The Famous Case of Myra Clark Gaines by Nolan B. Harmon, 1946, Louisiana State University Press (a review here) which I read a few years ago was brought to mind with the posting of her late husband's (Edmund P. Gaines') gravestone on my blog.
Myra's "famous case" referred to her long, arduous journey through the court system in a quest to inherit her father's estate. Why was her inheritance in dispute? In Louisiana, a state with "forced heirship," Myra Clark had to prove that she was a legitimate child of Daniel Clark and she, by law, would be an heir. Turned out it wasn't quite that simple. There were many complications and obstacles, thus launching the "longest court case."
Myra was raised by Samuel Davis and his wife and did not know that she was Mr. Clark's daughter until she was an adult. Was her mother, Zulime Carriere, still married to Jerome DesGrange when she "married" Daniel Clark? Was Jerome DesGrange already married when he "married" Zulime? Did Clark destroy all evidence of his marriage to Zulime while he was courting Miss Caton? Was Daniel Clark's "Last Will & Testament of 20 May 1811 really the last will or did the 13 July 1813 version really exist? Mr. Clark owned prime New Orleans real estate and greed may have trumped principles when it came to doing the right thing.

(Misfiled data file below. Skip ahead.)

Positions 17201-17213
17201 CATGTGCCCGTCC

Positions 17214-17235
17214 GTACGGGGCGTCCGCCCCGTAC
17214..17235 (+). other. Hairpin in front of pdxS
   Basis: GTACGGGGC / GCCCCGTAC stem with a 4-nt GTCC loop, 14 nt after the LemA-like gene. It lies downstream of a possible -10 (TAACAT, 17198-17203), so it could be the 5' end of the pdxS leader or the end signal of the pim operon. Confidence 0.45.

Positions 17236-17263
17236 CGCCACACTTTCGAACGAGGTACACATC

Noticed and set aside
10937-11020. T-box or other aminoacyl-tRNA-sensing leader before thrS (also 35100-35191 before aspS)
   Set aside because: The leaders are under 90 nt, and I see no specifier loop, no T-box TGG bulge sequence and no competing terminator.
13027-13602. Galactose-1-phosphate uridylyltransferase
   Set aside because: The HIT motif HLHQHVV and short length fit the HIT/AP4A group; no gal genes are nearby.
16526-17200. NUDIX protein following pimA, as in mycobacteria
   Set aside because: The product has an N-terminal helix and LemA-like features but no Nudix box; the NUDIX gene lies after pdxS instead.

Myra Clark, the widow of William W. Whitney, was married to an American hero (General Edmund P. Gaines) and was acquainted with many more. Francis Scott Key played a role in her court case as did Daniel Webster.
Myra's mother, Zulime Carriere, married 1st Jerome DesGrange and later found that her marriage to the "aristocrat" (actually a confectionery owner) was not valid since he was already married to Barbara Orci. Zulime then married Daniel Clark, according to her sister, Sophie Carriere Despau; whether or not that marriage took place was at the crux of Myra's court case. It was thought that the marriage was kept secret for the sake of Mr. Clark's political career. When Zulime learned of Daniel Clark's plan to marry Miss Caton, Zulime felt free to marry James Gardette. Daniel Clark & Zulime Carriere had another daughter, Caroline, though they were not married at the time of her birth.
"A Full Report of The Great Gaines Case," published in 1850 -- full report?! She died in 1885 and the court case was not completed until 1891.
The chronological outline of the case and also some of the involved parties listed here.
See a picture of Myra here and here.
Myra's own estate was contested. Her son, William Whitney, was shot to death by her widower son-in-law, James T. Christmas, in a dispute on 27 June 1881. Her daughter, Rhoda (Whitney) Strother Christmas died in 1878.